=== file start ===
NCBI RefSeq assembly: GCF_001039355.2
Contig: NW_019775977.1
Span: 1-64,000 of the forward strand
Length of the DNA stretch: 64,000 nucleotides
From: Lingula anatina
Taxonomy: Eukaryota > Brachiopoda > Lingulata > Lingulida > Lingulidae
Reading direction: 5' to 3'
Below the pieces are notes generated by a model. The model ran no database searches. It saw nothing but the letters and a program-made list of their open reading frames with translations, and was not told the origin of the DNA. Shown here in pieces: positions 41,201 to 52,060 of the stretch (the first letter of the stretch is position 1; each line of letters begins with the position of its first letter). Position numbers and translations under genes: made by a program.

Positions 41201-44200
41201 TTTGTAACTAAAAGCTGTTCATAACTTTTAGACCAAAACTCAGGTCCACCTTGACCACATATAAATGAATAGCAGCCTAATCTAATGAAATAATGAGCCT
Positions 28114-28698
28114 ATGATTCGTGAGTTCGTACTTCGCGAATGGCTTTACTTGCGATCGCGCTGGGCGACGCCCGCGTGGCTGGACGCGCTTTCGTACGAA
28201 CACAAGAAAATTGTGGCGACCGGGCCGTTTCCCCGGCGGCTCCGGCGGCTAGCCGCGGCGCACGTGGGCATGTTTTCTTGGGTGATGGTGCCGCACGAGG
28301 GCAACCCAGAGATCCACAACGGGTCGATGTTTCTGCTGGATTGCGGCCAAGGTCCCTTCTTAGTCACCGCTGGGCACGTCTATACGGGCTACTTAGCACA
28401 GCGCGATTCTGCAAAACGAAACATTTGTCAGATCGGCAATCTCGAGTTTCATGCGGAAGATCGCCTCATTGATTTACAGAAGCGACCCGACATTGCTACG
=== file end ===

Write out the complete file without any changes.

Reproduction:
NCBI RefSeq assembly: GCF_001039355.2
Contig: NW_019775977.1
Span: 1-64,000 of the forward strand
Length of the DNA stretch: 64,000 nucleotides
From: Lingula anatina
Taxonomy: Eukaryota > Brachiopoda > Lingulata > Lingulida > Lingulidae
Reading direction: 5' to 3'
Below the pieces are notes generated by a model. The model ran no database searches. It saw nothing but the letters and a program-made list of their open reading frames with translations, and was not told the origin of the DNA. Shown here in pieces: positions 41,201 to 52,060 of the stretch (the first letter of the stretch is position 1; each line of letters begins with the position of its first letter). Position numbers and translations under genes: made by a program.

Positions 41201-44200
41201 TTTGTAACTAAAAGCTGTTCATAACTTTTAGACCAAAACTCAGGTCCACCTTGACCACATATAAATGAATAGCAGCCTAATCTAATGAAATAATGAGCCT
Positions 28114-28698
28114 ATGATTCGTGAGTTCGTACTTCGCGAATGGCTTTACTTGCGATCGCGCTGGGCGACGCCCGCGTGGCTGGACGCGCTTTCGTACGAA
28201 CACAAGAAAATTGTGGCGACCGGGCCGTTTCCCCGGCGGCTCCGGCGGCTAGCCGCGGCGCACGTGGGCATGTTTTCTTGGGTGATGGTGCCGCACGAGG
28301 GCAACCCAGAGATCCACAACGGGTCGATGTTTCTGCTGGATTGCGGCCAAGGTCCCTTCTTAGTCACCGCTGGGCACGTCTATACGGGCTACTTAGCACA
28401 GCGCGATTCTGCAAAACGAAACATTTGTCAGATCGGCAATCTCGAGTTTCATGCGGAAGATCGCCTCATTGATTTACAGAAGCGACCCGACATTGCTACG